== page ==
A missionary in Nicaragua heads back to the states for surgery

By Sheri Falk - bio | email 


HATTIESBURG, MS (WDAM) - When you see the stitches sewn  into Christopher Johnson's wrist, it looks pretty painful. Although, when you ask him, it's nothing compared to the pain he endured when he fell off a ladder outside of his home in Nicaragua.

"Our house has a problem with wasps, I was up on a stool knocking the nest down and the stool went out from under me, I fell and hit my hand pretty hard."

Johnson assumed it was just a sprain, but after waiting a day, went to the local South American hospital to get an x-ray. According to Johnson, "the doctor there looked at it and didn't see the fracture, so he just assumed it was a sprain as well."

Still in South America,  Christopher and his wife went back to work as missionaries, doing construction work to a home which provides safety and refuge to girls who have been abused. Six weeks later, what was diagnosed as a sprain still hadn't healed.

"I realized it really wasn't healing right and I still had quite a bit of pain. By God's grace, it turned out our neighbor was an Orthopedic Specialist, who had worked in the states for about 20 years. My wife talked to him and he came over looked at the initial x-ray, and was pretty sure that I had a scaphoid fracture."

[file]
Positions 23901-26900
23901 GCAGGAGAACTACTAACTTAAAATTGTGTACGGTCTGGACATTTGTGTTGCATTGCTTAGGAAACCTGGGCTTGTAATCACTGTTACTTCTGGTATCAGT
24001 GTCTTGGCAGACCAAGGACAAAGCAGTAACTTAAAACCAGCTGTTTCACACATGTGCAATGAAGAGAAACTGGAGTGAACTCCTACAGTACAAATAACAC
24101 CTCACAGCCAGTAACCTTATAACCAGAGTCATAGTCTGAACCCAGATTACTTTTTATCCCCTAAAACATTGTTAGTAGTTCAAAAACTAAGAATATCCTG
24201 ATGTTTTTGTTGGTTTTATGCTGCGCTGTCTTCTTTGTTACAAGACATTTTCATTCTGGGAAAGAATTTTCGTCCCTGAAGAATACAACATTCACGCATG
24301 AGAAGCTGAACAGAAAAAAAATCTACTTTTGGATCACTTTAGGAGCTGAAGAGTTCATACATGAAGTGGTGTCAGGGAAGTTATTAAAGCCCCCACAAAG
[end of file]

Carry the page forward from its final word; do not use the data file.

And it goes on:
Dr. Rocco Barbieri, a Southern Bone and Joint hand and upper extremity surgeon said, "it's a fairly common fracture, I see about one a week."

Common but often undetected, until weeks or months later because the bone lies inside the joint.

Barbieri said, "the particular bone that he fractured is notorious for not being picked up on standard x-rays."

Christopher decided it was best to come back to the states, to have his injury looked at further. He learned of  Dr. Barbieri, who confirmed the fracture and within days performed surgery.

"Some people can go 20 and 30 years with their wrist like that but if we have the opportunity to try and fix it you have a much better outlook."

After consulting with three Doctor's and a recent operation, Christopher now has the relief he has been looking for.  In about 6 weeks he will be able to continue his mission in South America.

Johnson said, as soon as he got back into the states, "I went to Wal Mart and picked up two wasp traps and will give that a shot and see if it works better."

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